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Volume 20 No. 42
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Driver deals running on empty

Changing market, demands curtail NASCAR endorsements

A few weeks ago, Just Marketing International’s Zak Brown headed out to Del Frisco’s in New York for a steak dinner with his client Jeff Gordon and 20 executives from advertising agencies, media buying firms and major international brands. Brown, who has represented Gordon since early 2010, hoped that putting the four-time NASCAR champion in front of advertising decision-makers would make the driver a top candidate for their clients and brands the next time they hired a spokesman.

The going’s tough even for stars like Gordon.
“Jeff’s always on his ‘A’ game,” Brown said before leaving his hotel. “This is a great way to show others that.”

While Brown was optimistic the dinner would result in new endorsement deals, he acknowledged a new reality that he and other driver representatives are accepting: The driver endorsement business is not what it used to be.

Since the recession in 2008, NASCAR’s most endorsable drivers, according to The Marketing Arm’s DBI, which measures an athlete’s ability to influence brand affinity and consumer purchase intent, have cut only a handful of endorsements.

Kasey Kahne and Jeff Burton both signed two deals during that time, while Gordon, Denny Hamlin, Carl Edwards, Mark Martin and Kurt Busch each signed one. Five-time champion Jimmie Johnson, on the other hand, signed no new endorsements in the last four years. Kyle Busch, Tony Stewart and Dale Earnhardt Jr., three of the sport’s most recognizable drivers, shied away from personal endorsements in favor of deals that included inventory with their Sprint Cup and Nationwide series teams.

The only driver to sign more than two personal endorsements since ’08 has been Danica Patrick, the former IndyCar star who established herself as a personal brand long before she made the move to NASCAR. Since joining the sport in 2010, she has announced new deals with Tissot, Nationwide, COPD, Chevrolet and Coke Zero.

Marketers and driver representatives say the dearth of deals not only reflects the economic downturn and a general pullback in corporate spending in NASCAR, but also demonstrates a change in the NASCAR marketplace.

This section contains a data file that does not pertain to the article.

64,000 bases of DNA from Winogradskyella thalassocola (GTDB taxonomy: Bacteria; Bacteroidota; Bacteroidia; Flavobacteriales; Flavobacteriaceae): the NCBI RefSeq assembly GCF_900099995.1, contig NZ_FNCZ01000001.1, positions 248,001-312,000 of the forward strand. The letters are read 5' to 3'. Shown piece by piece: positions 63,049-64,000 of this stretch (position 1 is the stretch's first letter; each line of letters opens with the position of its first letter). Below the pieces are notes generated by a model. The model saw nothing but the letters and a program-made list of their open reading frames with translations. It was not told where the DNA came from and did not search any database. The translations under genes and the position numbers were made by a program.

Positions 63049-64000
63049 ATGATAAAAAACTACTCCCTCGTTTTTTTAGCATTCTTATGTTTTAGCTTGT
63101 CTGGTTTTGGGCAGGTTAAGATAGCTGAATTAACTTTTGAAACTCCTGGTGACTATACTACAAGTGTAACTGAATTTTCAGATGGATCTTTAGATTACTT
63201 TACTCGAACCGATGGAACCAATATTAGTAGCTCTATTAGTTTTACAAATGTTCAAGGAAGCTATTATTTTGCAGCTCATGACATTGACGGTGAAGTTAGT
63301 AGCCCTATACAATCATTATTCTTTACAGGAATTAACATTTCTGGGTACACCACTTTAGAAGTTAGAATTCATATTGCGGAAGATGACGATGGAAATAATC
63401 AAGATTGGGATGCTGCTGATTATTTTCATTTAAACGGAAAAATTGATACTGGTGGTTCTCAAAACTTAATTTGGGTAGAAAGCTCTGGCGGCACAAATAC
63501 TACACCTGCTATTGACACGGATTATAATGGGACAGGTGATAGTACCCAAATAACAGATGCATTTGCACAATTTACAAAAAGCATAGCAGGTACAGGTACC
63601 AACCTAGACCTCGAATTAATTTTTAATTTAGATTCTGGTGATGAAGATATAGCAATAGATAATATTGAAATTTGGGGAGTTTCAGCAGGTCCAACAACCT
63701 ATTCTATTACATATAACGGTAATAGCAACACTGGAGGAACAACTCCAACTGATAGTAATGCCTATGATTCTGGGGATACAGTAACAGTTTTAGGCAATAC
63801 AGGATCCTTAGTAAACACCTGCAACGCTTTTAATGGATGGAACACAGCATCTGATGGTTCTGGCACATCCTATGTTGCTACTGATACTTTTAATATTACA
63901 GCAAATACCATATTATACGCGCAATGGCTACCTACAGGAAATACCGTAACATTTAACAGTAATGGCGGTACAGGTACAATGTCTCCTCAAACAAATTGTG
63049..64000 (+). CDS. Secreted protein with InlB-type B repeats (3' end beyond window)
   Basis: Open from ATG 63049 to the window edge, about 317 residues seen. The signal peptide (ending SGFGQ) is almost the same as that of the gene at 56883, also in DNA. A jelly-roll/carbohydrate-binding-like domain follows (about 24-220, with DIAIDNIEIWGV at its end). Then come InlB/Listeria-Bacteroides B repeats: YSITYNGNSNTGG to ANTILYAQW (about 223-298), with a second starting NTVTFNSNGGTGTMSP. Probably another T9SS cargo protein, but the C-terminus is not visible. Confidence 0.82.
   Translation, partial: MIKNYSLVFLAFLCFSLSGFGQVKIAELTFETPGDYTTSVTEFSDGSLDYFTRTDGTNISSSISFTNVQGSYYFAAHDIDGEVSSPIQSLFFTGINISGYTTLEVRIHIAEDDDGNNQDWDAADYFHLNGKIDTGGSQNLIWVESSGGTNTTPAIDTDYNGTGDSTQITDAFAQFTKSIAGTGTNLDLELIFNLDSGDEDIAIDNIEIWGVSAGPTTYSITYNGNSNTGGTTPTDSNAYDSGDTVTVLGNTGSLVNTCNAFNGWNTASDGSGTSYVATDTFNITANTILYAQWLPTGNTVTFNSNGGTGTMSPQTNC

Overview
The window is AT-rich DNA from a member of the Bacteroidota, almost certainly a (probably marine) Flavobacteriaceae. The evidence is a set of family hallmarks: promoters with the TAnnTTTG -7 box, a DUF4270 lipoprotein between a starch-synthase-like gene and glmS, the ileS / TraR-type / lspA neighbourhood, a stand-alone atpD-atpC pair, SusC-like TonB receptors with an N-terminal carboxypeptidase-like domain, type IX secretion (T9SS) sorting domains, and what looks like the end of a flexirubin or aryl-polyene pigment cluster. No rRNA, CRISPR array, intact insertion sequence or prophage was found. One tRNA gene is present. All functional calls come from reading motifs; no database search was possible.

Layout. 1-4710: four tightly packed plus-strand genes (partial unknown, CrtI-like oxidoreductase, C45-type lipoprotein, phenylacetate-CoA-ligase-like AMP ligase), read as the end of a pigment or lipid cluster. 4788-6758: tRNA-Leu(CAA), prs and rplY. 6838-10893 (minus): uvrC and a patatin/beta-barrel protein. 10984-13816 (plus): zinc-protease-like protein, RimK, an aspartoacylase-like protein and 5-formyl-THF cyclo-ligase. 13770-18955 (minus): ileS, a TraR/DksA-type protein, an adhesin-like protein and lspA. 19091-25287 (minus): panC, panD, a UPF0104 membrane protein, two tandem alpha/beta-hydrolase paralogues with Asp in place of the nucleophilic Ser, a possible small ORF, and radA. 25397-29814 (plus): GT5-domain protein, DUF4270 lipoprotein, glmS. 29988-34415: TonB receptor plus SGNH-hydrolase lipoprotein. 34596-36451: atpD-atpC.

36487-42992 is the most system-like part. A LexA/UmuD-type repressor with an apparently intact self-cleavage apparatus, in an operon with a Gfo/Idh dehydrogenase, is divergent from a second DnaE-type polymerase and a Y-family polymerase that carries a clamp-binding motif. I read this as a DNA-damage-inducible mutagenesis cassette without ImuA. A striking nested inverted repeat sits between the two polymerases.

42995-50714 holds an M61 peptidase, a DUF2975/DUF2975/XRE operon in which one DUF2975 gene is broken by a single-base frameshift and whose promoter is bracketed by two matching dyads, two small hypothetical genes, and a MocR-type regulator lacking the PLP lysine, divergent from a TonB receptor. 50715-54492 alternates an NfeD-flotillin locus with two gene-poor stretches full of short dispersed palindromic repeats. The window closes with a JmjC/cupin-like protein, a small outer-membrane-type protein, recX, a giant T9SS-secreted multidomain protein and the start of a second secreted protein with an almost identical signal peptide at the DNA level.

Driver representatives and team experts point to a host of factors that have decreased driver endorsement activity, including the rise of co-primary team sponsorships, an abundance of unsold team inventory, and an evolving business model where teams are offering drivers incentives to deliver team sponsorships rather than sign personal endorsements.

“I don’t think there’s a driver you could talk to who could say their endorsements aren’t down from where they were in 2005 or 2006,” said Alan Miller, a Michigan-based attorney who works with Johnson and other drivers. “It’s a reflection, in some ways, of attendance at the track and TV ratings.”

Brett Frood, executive vice president of Stewart-Haas Racing, who represented Stewart for endorsements for several years before the team was formed, added, “The whole marketplace has evolved. It’s different than it was in 2007 or 2006. We were just looking for [personal endorsements] then because we could. Now, drivers and teams are working more closely together.”

Five-time Sprint Cup champion Jimmie Johnson (top left) hasn’t signed a new endorsement in years, while former IndyCar star Danica Patrick (top right) has maintained a healthy number of new deals and Tony Stewart has pushed companies to become sponsors of the team he co-owns.
A single endorsement typically adds anywhere from $250,000 to $1 million to a NASCAR driver’s annual earnings. The deals offer drivers a chance not only to increase their non-salary earnings but also raise their profile by affiliating with brands that aren’t sponsoring their cars.

Drivers through the years have endorsed everything from Wranglers and Coca-Cola to Armor All and lemonade. But in recent years, big brands like Gillette and Gatorade have cut the work they do with NASCAR drivers.

In 2003, Gillette built an entire marketing program around NASCAR drivers it called “Young Guns.” The effort initially featured five drivers. Gillette stuck with the NASCAR-specific campaign for seven years before shifting to a broader sports campaign and cutting the total number of drivers from six to two — Kyle Busch and Hamlin.

Gatorade made a similar move. In the 2000s, the PepsiCo brand endorsed four drivers — Johnson, Matt Kenseth, Ryan Newman and Mark Martin — but it has trimmed that total in recent years to just two, Johnson and Kenseth.

“How many drivers do you see on TV now? It’s not what it used to be,” said a senior marketing executive who’s worked in NASCAR for more than a decade.